Network Computing: Kill the Router, Build the WANJul 28, 1999, 13:40 (9 Talkback[s])
(Other stories by David Willis)
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"Right now, you probably have a router sitting on your network's every WAN connection. Most likely, it's moving your data traffic just as it should. And I bet it's one of the least utilized devices on your network. Even at T1 speeds, your router is forwarding just a few thousand packets per second. Admirable in 1993, but in 1999 we've got DSU/CSUs that exhibit three times enough MIPS for this. Any general-purpose computer purchased in the past five years could adequately handle routing for the WAN."
"Open interfaces don't require manufacturers to give their code base away, but rather simply to provide APIs to other processes. Third-party code could run on the router in special-function cards or on an external host. Nbase-Xyplex has taken a few steps toward this goal with plans for the OSR8040, a large, carrier-class switch/router that uses onboard Pentium processors to host Linux for applications and provide high-level aggregate information to third-party software. That's a start, but it doesn't go far enough."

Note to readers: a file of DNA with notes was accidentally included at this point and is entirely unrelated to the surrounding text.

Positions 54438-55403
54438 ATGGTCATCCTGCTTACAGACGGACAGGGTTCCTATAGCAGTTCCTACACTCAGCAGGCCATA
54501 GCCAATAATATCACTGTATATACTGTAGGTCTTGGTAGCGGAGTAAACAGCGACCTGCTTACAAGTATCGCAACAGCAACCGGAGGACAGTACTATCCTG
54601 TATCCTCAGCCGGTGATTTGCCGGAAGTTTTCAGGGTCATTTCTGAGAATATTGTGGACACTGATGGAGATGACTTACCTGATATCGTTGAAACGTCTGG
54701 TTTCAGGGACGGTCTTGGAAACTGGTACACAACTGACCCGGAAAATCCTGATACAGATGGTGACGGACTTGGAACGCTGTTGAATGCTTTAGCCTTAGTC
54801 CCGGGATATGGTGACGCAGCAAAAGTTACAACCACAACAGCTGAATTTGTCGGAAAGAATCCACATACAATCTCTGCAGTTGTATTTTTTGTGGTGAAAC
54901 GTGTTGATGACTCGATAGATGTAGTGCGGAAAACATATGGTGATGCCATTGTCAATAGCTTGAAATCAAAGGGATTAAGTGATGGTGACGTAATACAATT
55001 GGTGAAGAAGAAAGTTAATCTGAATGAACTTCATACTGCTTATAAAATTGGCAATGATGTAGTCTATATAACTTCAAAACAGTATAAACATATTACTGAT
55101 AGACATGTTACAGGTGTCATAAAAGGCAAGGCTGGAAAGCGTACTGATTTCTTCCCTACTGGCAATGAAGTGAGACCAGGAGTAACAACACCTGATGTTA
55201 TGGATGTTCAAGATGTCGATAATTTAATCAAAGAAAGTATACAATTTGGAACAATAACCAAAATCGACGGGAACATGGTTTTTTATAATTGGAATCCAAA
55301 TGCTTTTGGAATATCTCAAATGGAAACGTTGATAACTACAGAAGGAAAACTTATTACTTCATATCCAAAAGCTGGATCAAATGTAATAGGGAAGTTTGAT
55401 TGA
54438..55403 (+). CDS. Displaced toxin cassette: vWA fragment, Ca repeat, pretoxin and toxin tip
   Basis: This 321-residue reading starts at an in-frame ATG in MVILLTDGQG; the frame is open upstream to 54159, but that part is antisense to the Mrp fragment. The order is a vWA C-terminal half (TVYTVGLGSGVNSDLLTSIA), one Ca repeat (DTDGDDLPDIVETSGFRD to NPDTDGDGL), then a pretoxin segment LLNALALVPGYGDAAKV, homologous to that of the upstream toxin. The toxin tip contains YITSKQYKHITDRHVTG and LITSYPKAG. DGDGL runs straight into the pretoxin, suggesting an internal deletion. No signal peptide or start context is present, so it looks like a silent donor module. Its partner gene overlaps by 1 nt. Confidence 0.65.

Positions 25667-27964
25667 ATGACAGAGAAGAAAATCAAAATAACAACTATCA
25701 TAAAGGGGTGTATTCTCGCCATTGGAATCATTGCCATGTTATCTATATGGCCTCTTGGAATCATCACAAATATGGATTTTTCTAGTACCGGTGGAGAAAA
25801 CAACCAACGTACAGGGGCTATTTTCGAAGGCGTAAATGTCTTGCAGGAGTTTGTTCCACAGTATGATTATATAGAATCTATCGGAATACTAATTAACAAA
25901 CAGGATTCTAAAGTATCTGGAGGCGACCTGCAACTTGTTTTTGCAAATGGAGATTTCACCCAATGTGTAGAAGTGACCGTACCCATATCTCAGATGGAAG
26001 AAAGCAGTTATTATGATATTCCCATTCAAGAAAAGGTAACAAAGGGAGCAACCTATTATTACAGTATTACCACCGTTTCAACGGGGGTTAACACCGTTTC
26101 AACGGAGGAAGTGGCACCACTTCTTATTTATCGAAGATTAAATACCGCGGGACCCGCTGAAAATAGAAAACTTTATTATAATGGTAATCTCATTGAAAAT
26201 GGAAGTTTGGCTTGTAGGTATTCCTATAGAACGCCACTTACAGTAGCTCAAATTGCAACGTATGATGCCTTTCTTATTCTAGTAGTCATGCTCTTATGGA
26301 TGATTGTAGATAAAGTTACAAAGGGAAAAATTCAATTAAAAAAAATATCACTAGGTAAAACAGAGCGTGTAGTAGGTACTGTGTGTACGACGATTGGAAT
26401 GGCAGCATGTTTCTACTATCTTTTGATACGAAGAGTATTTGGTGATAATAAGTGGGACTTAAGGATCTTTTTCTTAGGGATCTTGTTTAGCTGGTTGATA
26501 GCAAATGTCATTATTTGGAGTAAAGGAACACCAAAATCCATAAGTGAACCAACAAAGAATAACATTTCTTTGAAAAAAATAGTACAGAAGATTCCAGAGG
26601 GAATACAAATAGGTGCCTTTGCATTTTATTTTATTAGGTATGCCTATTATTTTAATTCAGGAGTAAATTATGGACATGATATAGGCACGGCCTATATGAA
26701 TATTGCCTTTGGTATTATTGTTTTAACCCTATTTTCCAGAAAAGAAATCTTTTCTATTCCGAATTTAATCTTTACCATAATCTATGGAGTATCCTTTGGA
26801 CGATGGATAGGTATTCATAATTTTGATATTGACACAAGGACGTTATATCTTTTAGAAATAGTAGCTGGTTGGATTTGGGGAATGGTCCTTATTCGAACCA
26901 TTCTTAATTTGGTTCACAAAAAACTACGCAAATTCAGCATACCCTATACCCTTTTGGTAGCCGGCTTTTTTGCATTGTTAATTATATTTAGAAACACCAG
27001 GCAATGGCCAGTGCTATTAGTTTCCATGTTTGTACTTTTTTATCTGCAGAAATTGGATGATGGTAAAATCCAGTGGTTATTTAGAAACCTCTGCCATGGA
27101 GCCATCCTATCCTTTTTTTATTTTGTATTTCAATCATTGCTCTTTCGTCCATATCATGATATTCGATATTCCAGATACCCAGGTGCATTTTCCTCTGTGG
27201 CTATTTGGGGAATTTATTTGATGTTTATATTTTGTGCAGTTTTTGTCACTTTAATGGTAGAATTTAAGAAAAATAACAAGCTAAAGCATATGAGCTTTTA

"If routers don't open up, the more realistic option is a pure play for Linux in the WAN. A Linux-based PC can host a wide variety of applications, routing included, at a lower cost than going proprietary--and it's not as risky as you might think. As a platform for Internet services, Linux has already been proven and is the only network operating system worth considering here. It's leaner and more stable than Windows NT. It has a huge development community--the size of which NetWare will never achieve. And no other Unix can match its value for low-cost services."
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